WANTING A CHILD

TWENTY-TWO LITERARY WRITERS ON THEIR DIFFICULT BUT MOSTLY SUCCESSFUL QUESTS FOR PARENTHOOD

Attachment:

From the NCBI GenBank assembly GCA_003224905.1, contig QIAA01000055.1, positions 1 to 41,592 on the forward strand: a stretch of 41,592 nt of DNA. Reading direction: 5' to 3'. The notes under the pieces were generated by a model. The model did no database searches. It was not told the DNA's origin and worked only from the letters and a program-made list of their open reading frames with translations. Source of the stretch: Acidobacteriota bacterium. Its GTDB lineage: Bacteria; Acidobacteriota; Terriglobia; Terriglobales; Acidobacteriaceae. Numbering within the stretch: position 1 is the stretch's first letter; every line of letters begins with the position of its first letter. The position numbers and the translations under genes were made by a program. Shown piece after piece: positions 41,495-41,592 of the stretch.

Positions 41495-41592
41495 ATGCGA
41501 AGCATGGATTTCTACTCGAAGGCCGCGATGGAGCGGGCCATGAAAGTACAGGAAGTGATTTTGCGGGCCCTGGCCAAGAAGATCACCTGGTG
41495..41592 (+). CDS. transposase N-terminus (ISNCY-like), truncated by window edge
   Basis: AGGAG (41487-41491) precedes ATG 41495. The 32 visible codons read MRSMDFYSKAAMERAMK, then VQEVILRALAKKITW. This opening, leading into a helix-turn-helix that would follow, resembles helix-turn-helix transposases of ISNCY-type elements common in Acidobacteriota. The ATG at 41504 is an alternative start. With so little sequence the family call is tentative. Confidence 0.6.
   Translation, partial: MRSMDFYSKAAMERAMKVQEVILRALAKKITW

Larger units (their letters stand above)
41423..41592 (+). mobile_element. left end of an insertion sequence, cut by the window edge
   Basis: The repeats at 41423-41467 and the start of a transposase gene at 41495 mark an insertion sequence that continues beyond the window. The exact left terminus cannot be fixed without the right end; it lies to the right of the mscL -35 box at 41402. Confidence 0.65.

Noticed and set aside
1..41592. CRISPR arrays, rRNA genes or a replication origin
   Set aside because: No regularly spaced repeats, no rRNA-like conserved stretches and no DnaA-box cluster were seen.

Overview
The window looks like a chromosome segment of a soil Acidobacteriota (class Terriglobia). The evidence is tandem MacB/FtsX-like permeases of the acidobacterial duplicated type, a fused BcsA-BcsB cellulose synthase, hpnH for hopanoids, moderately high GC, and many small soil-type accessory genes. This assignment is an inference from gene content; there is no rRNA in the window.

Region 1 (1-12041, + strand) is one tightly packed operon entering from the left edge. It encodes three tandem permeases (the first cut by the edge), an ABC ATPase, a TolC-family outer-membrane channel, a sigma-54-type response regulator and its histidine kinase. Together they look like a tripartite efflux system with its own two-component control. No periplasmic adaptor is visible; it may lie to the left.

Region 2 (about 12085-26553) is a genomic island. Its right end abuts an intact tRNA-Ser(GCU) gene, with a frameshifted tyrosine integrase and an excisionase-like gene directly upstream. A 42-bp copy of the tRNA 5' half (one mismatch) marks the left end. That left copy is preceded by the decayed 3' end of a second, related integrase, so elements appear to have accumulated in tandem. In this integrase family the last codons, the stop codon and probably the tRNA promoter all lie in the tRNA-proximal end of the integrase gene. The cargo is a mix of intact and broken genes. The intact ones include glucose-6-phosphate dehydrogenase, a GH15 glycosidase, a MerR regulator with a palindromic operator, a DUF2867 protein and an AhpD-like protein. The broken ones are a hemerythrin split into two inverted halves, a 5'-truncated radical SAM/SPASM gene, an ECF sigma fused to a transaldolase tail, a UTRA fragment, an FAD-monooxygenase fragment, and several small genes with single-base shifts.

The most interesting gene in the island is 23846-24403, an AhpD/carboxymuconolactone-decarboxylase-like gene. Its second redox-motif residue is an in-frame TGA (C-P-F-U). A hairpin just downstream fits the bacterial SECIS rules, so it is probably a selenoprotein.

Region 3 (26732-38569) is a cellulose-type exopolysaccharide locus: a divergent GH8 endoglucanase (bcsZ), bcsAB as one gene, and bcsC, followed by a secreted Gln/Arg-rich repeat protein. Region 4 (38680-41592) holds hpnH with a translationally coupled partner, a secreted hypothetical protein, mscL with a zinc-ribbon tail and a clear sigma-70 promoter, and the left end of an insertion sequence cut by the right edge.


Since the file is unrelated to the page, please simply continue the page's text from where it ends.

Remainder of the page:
Yet another well-crafted single-subject essay collection, this one about the difficulties of becoming parents. Poet Bialosky and novelist Schulman (Out of Time, 1991, etc.) have assembled the works of 22 writers that reveal how for them, like many who have the natural desire for children, “things don’t come as easily or as quickly as we once imagined they would.” They show that the obstacles touch families of all kinds, including straight, gay, step-families, and single parents, and spring from several sources—postponement of pregnancy, a late marriage, no marriage, adoption agency horrors. For Bob Shacochis, the issue is in the couple’s inability to conceive; for Steve Byrnes, it’s surrogacy for a same-sex family; for Tama Janowitz, it’s an adoption in China; for Phillip Lopate, it’s a young daughter’s chronic illness; for Bialosky, it’s honoring two infant deaths. Some tales are harrowing, some joyful; but none are simple. And all, no matter the situation, incorporate Barbara Jones’s observation about parental obsession—that “once you have thought of her as yours . . . nothing will stop you from wanting her. And only some terrible force outside of your control will prevent you from having her.” Yet despite the diversity in experience and notion of family, there are similarities of age and outlook that readers may find either reassuring or redundant. These works hold the views of a reflective middle age. Just as similar are the narrators: Articulate, analytical, they often live hand-to-mouth and keep odd schedules—why, they’re writers! Anyone looking for the experiences of a lawyer or sales clerk will have to wait for an oral history or an afternoon talk show. For those in prime parenting years who have faced such trials, these are voices of comfort and wonder.